HUD Section 811 PRA Project Rental Assistance Program Phase II Evaluation Executive Summary
The Section 811 Project Rental Assistance (PRA) Program represents a new approach to providing integrated supportive housing for non-elderly people with disabilities and was authorized by the Frank Melville Supportive Housing Investment Act of 2010. In this second phase of the evaluation of the PRA program, the study examined the effect of the program on residents’ housing tenancy and use of home and community-based services, characteristics of properties and neighborhoods where assisted residents live, and residents’ healthcare diagnoses and utilization. In order to assess the program’s effectiveness, the study compared short-term outcomes of the PRA program against outcomes for similar individuals with disabilities in the traditional Section 811 Capital Advance/Project Rental Assistance Contract program (referred to as PRAC), in the Non-Elderly Disabled (NED) voucher program, in other HUD-assisted programs, and receiving Medicaid but not assisted by HUD. This study focused on six (out of 27) states currently administering PRA grant programs (California, Delaware, Louisiana, Maryland, Minnesota, and Washington). The study’s main data sources include HUD administrative data; Medicaid and Medicare data; interviews with PRA program administrators and program partners; and a survey of approximately 400 residents living in PRA and PRAC properties.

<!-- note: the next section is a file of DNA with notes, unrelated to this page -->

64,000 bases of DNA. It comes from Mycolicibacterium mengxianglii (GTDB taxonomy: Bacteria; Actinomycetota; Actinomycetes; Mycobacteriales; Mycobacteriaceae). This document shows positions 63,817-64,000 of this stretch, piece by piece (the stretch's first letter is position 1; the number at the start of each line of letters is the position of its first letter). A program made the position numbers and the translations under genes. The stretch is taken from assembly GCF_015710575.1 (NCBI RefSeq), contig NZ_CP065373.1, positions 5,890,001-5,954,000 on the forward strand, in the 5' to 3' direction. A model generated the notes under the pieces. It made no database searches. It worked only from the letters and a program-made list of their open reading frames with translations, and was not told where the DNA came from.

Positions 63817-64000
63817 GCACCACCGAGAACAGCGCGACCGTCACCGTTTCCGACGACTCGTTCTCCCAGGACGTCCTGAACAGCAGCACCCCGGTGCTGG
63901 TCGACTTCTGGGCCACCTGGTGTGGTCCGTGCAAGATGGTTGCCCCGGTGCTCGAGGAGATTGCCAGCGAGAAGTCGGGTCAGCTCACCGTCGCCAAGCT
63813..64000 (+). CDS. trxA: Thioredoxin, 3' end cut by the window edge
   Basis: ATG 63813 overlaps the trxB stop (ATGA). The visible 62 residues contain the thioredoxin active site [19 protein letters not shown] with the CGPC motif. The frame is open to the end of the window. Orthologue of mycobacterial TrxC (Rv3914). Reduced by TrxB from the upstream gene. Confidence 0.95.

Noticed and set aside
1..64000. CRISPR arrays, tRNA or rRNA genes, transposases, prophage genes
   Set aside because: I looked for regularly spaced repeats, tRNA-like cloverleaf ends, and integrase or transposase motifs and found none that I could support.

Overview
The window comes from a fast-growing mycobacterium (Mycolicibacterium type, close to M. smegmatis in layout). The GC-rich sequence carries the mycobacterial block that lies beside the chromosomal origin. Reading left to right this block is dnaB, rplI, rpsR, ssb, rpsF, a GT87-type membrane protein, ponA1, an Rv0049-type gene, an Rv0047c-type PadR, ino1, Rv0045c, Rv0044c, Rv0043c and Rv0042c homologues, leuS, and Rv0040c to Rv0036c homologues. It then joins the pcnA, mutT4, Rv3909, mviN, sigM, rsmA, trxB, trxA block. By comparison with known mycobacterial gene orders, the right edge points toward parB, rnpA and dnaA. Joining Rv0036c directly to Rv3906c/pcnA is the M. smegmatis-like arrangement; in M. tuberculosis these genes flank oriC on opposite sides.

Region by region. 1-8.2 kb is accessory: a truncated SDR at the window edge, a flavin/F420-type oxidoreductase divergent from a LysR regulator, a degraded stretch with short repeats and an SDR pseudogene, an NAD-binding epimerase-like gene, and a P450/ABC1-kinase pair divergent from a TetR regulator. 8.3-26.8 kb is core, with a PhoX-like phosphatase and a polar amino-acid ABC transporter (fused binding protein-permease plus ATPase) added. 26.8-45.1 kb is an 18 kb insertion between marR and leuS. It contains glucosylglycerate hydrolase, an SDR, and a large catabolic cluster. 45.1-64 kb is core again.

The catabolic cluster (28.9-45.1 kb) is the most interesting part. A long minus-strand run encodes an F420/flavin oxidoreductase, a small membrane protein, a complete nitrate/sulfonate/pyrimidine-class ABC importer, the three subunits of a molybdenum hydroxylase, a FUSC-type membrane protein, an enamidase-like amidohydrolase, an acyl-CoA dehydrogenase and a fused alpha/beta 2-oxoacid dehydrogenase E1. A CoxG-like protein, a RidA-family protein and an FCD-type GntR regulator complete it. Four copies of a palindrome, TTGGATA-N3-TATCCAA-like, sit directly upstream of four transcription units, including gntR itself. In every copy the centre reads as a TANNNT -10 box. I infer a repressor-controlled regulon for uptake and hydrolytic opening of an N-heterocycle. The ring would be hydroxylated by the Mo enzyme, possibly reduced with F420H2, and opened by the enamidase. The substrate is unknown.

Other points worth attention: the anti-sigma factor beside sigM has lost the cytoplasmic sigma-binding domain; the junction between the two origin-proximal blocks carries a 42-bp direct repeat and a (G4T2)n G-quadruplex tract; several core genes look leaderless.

The study found that early evidence that the PRA program has succeeded in targeting the intended population. The study finds that the PRA program is serving a lower-income and higher-need population, with a higher prevalence of disabling conditions, relative to any other HUD program. Early outcomes indicate that the program offers integrated housing, but neighborhood and housing quality indicators are lower for PRA units compared to PRAC units. Residents report high levels of autonomy and independence and overall access to services and supports in both PRA and PRAC programs, with service gaps in some areas. Exits from the program are high in the states included in the study, with about one-fifth of PRA and PRAC residents exiting the program each year in the first three years after move-in. The study was unable to detect statistically significant differences in healthcare utilization between PRA and HUD-assisted residents, but found that PRA residents are more likely to use case management services and less likely to use long-term inpatient care less than one year after entering the program, compared to Medicaid beneficiaries not assisted by HUD. The cost-effectiveness assessment of PRA in relation to other HUD programs that assist people with disabilities find that rental subsidy costs are similar or lower than for other HUD programs but program administrative costs are higher.
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